Example: The physician documents changes in the patient’s blood pressure medication and modifies the home health care plan so the home health nurse will increase the number of weekly visits to monitor the patient’s response to the new medication.

The start date on the claim for this example is March 1, 2014 (the first day of the month in which CPO was rendered. The end date on the claim is March 31, 2014 (the last day of the month during which CPO was rendered).

 

Recent investigations and prior Office of Inspector General studies have found that home health services are vulnerable to fraud, waste, and abuse. As such, it’s important for:

  • The patient to be under a certified plan of care;
  • Services to be rendered by a certified HHA or hospice;
  • Employment or financial relationships between the physician/NPP and the HHA or hospice to be clearly delineated; and
  • Documentation to support the billing for CPO by including the activities engaged in over a calendar month and the requisite time and the reason why the activities were necessary to manage the patient’s care.

 

Procedure Codes

Home Health CPO

Patient resides in home/assisted living/rest home/domiciliary under HHA care CPO procedure code
based on time spent per month
Medicare Less than 30 minutes –
not a billable service
MedicareNon-facility and facility RVUs 3.01 G0181 (30 + minutes)
Not MedicareNon-facility RVUs 1.97

Facility RVUs 1.59

99374 (15-29 Minutes)
Not MedicareNon-facility RVUs 2.96

Facility RVUs 2.51

99375 (30 + minutes)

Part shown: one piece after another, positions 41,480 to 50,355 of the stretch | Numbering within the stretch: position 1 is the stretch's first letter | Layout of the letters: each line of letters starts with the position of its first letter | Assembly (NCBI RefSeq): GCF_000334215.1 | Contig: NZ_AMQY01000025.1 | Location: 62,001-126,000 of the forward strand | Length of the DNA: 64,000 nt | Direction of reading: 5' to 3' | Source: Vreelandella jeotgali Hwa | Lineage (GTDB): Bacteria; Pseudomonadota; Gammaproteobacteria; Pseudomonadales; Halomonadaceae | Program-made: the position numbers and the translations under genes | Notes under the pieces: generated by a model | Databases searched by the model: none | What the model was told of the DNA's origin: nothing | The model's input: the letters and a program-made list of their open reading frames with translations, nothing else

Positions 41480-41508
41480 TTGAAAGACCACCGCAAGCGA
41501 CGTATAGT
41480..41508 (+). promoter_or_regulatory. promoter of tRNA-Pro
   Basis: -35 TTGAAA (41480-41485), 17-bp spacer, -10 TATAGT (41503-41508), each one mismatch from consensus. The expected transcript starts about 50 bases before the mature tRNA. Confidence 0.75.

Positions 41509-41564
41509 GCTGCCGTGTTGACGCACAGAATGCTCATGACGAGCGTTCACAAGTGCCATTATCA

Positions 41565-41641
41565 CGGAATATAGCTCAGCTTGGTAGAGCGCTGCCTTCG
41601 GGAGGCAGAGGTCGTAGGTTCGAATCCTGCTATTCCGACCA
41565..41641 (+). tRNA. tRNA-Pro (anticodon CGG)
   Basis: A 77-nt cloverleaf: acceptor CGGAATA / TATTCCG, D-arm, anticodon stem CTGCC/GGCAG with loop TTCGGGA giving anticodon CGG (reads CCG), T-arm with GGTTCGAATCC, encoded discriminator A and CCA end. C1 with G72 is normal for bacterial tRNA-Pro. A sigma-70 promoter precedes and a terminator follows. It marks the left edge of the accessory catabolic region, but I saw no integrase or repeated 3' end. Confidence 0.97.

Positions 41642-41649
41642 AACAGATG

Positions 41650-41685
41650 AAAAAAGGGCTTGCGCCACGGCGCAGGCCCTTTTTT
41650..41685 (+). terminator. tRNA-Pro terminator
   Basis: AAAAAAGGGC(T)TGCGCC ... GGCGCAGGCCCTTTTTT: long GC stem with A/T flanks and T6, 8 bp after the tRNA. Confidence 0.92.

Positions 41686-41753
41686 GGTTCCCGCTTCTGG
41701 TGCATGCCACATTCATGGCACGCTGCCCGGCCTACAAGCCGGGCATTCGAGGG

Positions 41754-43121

Home Patient CPO

Hospice patient CPO procedure code
based on time spent per month
Medicare Less than 30 minutes –
not a billable service
MedicareNon-facility and facility RVUs 3.03 G0182 (30 + minutes)Append modifier GV
Not MedicareNon-facility RVUs 1.97

Facility RVUs 1.59

99377 (15-29 minutes)
Not MedicareNon-facility RVUs 2.96

Facility RVUs 2.51

99378 (30 + minutes)

 

Hospice CPO

Hospice patient CPO procedure code
based on time spent per month
Medicare Less than 30 minutes –
not a billable service
MedicareNon-facility and facility RVUs 3.03 G0182 (30 + minutes)Append modifier GV
Not MedicareNon-facility RVUs 1.97

Facility RVUs 1.59

99377 (15-29 minutes)
Not MedicareNon-facility RVUs 2.96

Facility RVUs 2.51

99378 (30 + minutes)

 

Nursing Facility Patient CPO

Patient resides in nursing facility CPO procedure code
based on time spent per month
Medicare Not a billable service
Not MedicareNon-facility RVUs 1.97

Facility RVUs 1.59

99379 (15-29 minutes)
Not MedicareNon-facility RVUs 2.96

Facility RVUs 2.51

99380 (30 + minutes)

 

 

[sidebar]

NPs, PAs, and CNSs practicing within the scope of state law also may bill for care plan oversight (CPO). These qualified NPPs must have been providing ongoing care to the patient through E/M services. NPPs may not bill for CPO if they have been involved only with the delivery of the Medicare-covered home health or hospice service.